Jack Striker clutched his dog tags and said a silent prayer. He had never been much for religious observation, and heaven can tell you he has not been the best-behaved Christian, but just for a moment Jack whispered a silent prayer up to the Lord. He couldn't believe he got attached to the army for this! Jack felt unnerved not being surrounded by fellow marines. A sudden jolt of the landing craft snapped him out of his reverie, the cheap metal lander not being designed for the comfort of the soldiers embarked. Jace peered over the landing ramp, the only thing stopping the occasional stray bullet from removing the better half of some unlucky marine's cranium, and saw it: The Beach. Omaha was its designation, a grey ribbon of dismal sand, littered with tank traps, barbed wire and the occasional smoldering wreck of a lander that was a little too fast for its own good.
A sweeping look from side to side revealed a flock of other landers, too many to count, all trudging towards the killing fields ahead. The General said it was the biggest naval operation the world - 34 thousand men on Omaha alone. Jack had trouble wrapping his mind around the numbers given the 4 other landing zones. The familiar crack of a bullet passing too close for comfort pushed Jack's head back down. There would be plenty of time for getting shot at on the beach, no need to give Jerry a head start.
Jack spent what might be his last moments checking his Thompson. He checked the drum magazine, making sure there would be now jams. He checked the chamber and the barrel for detritus [no need to fire dirt along with his bullet, and there was no way in hell THE Jack Stryker's obituary would read 'killed by his own gun exploding']. Jack looked up from his pre-battle checks to watch the ramp go down, to hear his LT shouting nondescript profanity, and to see an pillbox directly in front of the lander light up, accompanied by the chatter of their MG42s.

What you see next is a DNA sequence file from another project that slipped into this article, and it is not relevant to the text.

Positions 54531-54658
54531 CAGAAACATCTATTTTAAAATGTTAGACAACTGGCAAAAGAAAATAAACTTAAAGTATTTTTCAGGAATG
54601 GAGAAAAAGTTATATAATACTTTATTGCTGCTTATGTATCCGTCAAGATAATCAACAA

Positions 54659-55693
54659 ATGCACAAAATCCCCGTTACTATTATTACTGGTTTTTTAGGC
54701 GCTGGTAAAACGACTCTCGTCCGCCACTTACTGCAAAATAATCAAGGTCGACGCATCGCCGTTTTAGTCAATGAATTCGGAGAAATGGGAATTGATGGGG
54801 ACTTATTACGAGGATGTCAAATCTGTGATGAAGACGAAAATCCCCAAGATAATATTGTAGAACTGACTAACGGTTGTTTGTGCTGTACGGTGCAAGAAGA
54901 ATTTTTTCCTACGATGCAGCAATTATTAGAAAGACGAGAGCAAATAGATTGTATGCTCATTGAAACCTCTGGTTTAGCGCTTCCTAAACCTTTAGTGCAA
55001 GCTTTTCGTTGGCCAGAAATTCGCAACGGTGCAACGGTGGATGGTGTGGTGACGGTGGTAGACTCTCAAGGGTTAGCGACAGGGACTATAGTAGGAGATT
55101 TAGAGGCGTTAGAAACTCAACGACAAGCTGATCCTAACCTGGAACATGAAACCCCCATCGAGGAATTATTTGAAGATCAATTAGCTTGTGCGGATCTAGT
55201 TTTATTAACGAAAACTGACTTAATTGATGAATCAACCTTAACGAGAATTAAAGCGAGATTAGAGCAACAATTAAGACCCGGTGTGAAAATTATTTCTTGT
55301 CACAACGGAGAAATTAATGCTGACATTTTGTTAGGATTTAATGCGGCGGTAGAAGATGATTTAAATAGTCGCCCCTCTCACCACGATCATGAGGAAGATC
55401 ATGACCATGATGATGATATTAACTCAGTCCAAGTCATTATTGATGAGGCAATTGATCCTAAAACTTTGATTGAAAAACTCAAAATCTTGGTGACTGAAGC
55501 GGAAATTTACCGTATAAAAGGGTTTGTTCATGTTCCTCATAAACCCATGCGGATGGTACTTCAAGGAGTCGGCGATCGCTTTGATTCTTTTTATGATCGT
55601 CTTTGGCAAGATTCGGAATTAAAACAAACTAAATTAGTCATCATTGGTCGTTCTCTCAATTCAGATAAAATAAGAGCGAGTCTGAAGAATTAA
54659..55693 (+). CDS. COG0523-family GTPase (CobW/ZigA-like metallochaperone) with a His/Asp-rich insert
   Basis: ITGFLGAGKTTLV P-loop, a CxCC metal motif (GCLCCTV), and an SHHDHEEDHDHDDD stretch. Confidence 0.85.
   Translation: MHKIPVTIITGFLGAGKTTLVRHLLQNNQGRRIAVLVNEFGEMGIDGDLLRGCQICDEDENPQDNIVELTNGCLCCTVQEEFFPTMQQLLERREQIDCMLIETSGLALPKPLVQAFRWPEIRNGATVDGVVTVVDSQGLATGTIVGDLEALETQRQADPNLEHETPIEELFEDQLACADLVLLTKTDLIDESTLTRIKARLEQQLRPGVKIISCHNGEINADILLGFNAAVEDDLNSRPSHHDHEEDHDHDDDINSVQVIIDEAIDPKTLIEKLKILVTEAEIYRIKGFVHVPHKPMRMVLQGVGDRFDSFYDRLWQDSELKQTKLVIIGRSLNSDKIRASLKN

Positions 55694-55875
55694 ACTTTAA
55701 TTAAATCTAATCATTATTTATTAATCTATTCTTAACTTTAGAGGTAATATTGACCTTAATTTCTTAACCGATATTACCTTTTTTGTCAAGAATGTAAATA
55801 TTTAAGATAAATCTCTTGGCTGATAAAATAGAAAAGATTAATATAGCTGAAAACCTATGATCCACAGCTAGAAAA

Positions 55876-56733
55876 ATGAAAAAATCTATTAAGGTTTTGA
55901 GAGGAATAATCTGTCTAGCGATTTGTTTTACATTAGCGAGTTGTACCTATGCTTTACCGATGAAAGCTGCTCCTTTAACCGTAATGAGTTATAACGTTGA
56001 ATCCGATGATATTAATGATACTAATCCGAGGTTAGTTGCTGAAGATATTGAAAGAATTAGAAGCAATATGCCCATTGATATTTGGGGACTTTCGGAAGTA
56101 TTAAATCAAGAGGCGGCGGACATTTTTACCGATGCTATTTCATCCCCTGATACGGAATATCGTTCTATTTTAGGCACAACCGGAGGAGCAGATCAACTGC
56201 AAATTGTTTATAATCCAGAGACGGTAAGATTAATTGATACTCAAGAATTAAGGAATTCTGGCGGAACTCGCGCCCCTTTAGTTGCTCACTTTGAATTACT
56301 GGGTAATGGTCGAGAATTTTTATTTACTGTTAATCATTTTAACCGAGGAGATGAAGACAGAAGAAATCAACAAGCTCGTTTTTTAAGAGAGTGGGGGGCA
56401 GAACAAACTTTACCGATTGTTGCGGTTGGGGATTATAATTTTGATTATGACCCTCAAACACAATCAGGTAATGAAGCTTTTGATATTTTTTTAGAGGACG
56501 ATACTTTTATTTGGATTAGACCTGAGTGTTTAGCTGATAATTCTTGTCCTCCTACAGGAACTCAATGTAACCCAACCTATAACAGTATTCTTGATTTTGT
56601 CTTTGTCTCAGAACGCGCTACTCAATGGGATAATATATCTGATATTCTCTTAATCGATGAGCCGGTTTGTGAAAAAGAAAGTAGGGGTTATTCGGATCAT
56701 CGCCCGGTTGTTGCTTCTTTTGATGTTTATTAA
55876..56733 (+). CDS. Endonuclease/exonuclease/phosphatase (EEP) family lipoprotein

Fortunately for Jack [and the world], he was in the back of the lander. As soon as the ramp shifted the first soldier went down, a kid named Donalds. Like dominos the rest fell, most of the soldiers not having time to react. Jack was not most soldiers. Marine instincts kicked in, and Jack grabbed the soldier closest to him and leapt over the side, figuring that cold water was better than hot lead.
Jack was temporarily stunned by the temperature change, so when he looked back up at the surface he saw his unwitting diving partner get ventilated, the bullets curving through the murky water, leaving trails of bubbles behind them. The soldier's blood spread in the liquid, blossoming from the wounds as the dead body shuddered its last. Jack did not intend to share that fate, and felt like the Bosch had some revenge coming, so he slipped deeper into the arms of his reflexes, acting on his dozen years of Marine service, barely conscious to the world around him.
Jack thrashed wildly, removing his pack and his gun and breaking the surface as fast as he could. Jack knew he had to get to cover as soon as possible, and finding a shell crater in the sand, he dashed into it, diving into it like a dolphin to dodge the bullets that were inevitably following him. Jack took a mental inventory. Gun? Gone. Ammo? Sunk. Squad? Dead. Germans? In need of a good thrashing.
Jack needed a rifle, and he needed one ASAP. There were dead bodies strewn all over the coast, so at least they were in good supply, but Jack did not think that those machinegunners would just let him saunter over and snatch a rifle off of a corpse. Like a lightbulb flashing on, Jack had an idea. He thought back to basic, fighting with sim ammo. He remembered his old friend Smitts, and his particular way of outfoxing his opponents. Jack chuckled to himself. The man was such a soldier he was still going to save lives even after his death in the Pacific. Jack removed his helmet (useless anyways, with the MG fire it would be slightly more useful than cardboard) and readied himself. The sound of a shell exploding a little too close was his impromptu starting pistol, Jack scrambled out of the right of the crater while tossing his helmet behind him, to the left. The helmet entered the pillbox's line of sight first, and Jack heard the sound of twisting metal and bullet impacts behind him. Jack smirked. It had been too easy. Jack continued his mad dash for a corpse a few feet away, pulled the rifle as hard as he could off of the bodies chest, snapping the strap holding it to the former soldier, and with his momentum maintained dove behind a tank trap slightly up-beach of his corpse-wise trajectory. Once again Jack was followed by the patter of MG fire. Jack didn't care. He was in the zone. He realized that the worst of the day was over. He was ready to earn his paycheck. He was ready to make the Nazis pay.
Jack steadied his breathing and got ready for his next move.